Aides to former President TrumpDonald TrumpUkraine's president compares UN to 'a retired superhero' Collins to endorse LePage in Maine governor comeback bid Heller won't say if Biden won election MORE last year reportedly drafted an order that would have allowed him to invoke the Insurrection Act amid the ongoing demonstrations and civil unrest after the police killing of George Floyd.
The New York Times reported Friday that according to two senior Trump administration officials, a group of White House staff members prepared the document on June 1, 2020, after Trump had expressed in a meeting with several top officials that he wished to deploy thousands of active-duty troops throughout Washington, D.C., to respond to the protests.
Trump expressed his interest in doing so to then-Attorney General William BarrBill BarrWoodward: Milley was 'setting in motion sensible precautions' with calls to China Barr-Durham investigation again fails to produce a main event Virginia governor's race enters new phase as early voting begins MORE, Defense Secretary Mark EsperMark EsperMilley and China — what the Senate really needs to know Biden, Trump battle over who's to blame for Afghanistan Overnight Defense: Pentagon chief defends Milley after Trump book criticism | Addresses critical race theory | Top general says Taliban has 'strategic momentum' in war MORE and Joint Chiefs of Staff Chairman Mark MilleyMark MilleyOvernight Defense & National Security — Presented by AM General — Defense bill takes center stage If DOD wants small business contracts, it has to cut the red tape Top US general: Meeting with Russian counterpart 'productive' MORE, who all later talked the commander in chief out of the plan, according to the Times.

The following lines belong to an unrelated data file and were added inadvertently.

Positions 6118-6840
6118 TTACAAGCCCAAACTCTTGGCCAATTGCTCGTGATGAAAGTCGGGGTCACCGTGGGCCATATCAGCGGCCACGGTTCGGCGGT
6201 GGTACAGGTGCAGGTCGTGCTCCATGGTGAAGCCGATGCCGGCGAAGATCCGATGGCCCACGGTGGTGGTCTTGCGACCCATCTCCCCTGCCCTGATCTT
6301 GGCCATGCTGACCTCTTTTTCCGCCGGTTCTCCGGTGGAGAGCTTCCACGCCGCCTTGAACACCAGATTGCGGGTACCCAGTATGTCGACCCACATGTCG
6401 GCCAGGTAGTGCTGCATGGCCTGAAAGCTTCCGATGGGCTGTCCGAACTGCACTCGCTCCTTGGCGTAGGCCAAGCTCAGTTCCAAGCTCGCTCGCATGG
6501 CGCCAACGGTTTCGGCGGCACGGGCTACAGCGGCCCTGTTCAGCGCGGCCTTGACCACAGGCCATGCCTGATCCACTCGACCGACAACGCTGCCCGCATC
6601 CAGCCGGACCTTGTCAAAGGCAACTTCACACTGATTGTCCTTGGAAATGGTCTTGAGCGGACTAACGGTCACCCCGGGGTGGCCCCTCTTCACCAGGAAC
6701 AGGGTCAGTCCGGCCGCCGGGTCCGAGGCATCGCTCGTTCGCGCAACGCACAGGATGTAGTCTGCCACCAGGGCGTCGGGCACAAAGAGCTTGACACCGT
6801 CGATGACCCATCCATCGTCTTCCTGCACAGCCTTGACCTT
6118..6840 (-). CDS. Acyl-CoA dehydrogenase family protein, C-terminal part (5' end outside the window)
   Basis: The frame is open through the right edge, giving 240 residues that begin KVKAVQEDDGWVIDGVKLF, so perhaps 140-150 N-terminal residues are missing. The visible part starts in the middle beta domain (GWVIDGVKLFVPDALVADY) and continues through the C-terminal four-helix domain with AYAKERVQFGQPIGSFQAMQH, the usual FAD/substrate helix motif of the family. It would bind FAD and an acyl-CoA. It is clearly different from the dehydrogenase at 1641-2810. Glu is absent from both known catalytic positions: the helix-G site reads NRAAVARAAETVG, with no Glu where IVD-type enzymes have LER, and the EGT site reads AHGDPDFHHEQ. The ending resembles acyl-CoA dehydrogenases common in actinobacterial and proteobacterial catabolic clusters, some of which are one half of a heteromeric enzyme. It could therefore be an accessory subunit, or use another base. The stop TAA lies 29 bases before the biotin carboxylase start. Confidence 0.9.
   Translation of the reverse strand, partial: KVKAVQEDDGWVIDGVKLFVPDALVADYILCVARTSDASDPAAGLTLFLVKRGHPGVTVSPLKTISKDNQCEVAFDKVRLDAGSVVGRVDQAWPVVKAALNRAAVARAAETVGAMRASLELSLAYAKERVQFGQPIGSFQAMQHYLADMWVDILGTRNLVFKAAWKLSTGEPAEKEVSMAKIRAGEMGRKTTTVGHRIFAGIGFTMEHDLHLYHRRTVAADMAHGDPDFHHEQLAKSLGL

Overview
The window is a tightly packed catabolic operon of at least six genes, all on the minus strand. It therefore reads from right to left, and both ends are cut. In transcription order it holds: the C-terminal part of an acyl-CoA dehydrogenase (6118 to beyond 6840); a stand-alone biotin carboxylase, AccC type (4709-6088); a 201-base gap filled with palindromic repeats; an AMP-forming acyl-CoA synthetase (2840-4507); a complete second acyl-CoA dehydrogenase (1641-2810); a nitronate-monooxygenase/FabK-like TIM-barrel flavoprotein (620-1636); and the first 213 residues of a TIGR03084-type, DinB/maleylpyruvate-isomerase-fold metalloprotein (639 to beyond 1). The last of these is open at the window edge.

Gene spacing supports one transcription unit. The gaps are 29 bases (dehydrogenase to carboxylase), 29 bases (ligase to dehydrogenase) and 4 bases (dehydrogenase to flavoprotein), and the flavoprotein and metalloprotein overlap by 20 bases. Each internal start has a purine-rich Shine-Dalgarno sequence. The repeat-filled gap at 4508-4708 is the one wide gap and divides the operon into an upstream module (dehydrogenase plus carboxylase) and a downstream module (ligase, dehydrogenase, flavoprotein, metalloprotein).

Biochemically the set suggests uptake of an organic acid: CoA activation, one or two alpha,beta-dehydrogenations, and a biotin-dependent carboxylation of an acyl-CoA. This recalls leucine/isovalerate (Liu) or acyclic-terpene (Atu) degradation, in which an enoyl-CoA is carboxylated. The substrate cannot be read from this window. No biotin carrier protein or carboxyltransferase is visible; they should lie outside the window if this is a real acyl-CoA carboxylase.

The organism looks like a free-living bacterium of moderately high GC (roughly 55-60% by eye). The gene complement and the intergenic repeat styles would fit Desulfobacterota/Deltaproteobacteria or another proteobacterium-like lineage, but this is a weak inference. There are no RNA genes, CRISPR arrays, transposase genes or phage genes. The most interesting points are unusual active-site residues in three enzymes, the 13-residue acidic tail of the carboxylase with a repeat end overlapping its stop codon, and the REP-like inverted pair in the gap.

However, the sources told the Times that some Trump aides went ahead and prepared a draft order just in case Trump decided to go through with invoking the Insurrection Act of 1807, which allows the president to deploy U.S. military personnel and National Guard troops throughout the country to quell waves of civil disorder or insurrection.
The act has only been invoked twice in the past 40 years to respond to unrest following Hurricane Hugo in 1989, and in response to the 1992 Los Angeles riots.
One senior administration official told the Times that Trump was aware of the draft document, which was prepared the same day law enforcement agencies forcibly removed protesters from Lafayette Square shortly before Trump crossed the area for a photo-op with a Bible at a nearby church.
The officials also said that Trump continued to propose deploying military troops in the weeks that followed the June 1 demonstrations, including in cities like New York and Portland, Ore., were massive demonstrations against police brutality took place.
However, Trump in a statement to the Times denied that he wanted to deploy troops on U.S. citizens.
“It’s absolutely not true and if it was true, I would have done it,” Trump reportedly said.
Additionally, a Trump adviser reportedly told the Times that the former president rejected invoking the Insurrection Act when it was proposed by some aides, adding that if he had done so, Trump would have politically “owned the problem.”
The Hill has reached out to a Trump representative for comment.
Trump claimed exoneration in the forced clearing of protesters in Lafayette Square after the Department of Interior’s Office of the Inspector General said in a report that while there were failings in law enforcement’s responses to the demonstrations, Trump’s plans to visit the park did not influence officers’ decision to clear it.
A federal judge this week ruled that Barr, as well as current and former officials named in lawsuits regarding the clearing of Lafayette Square, are entitled to qualified immunity over their actions during the June 1, 2020, protests.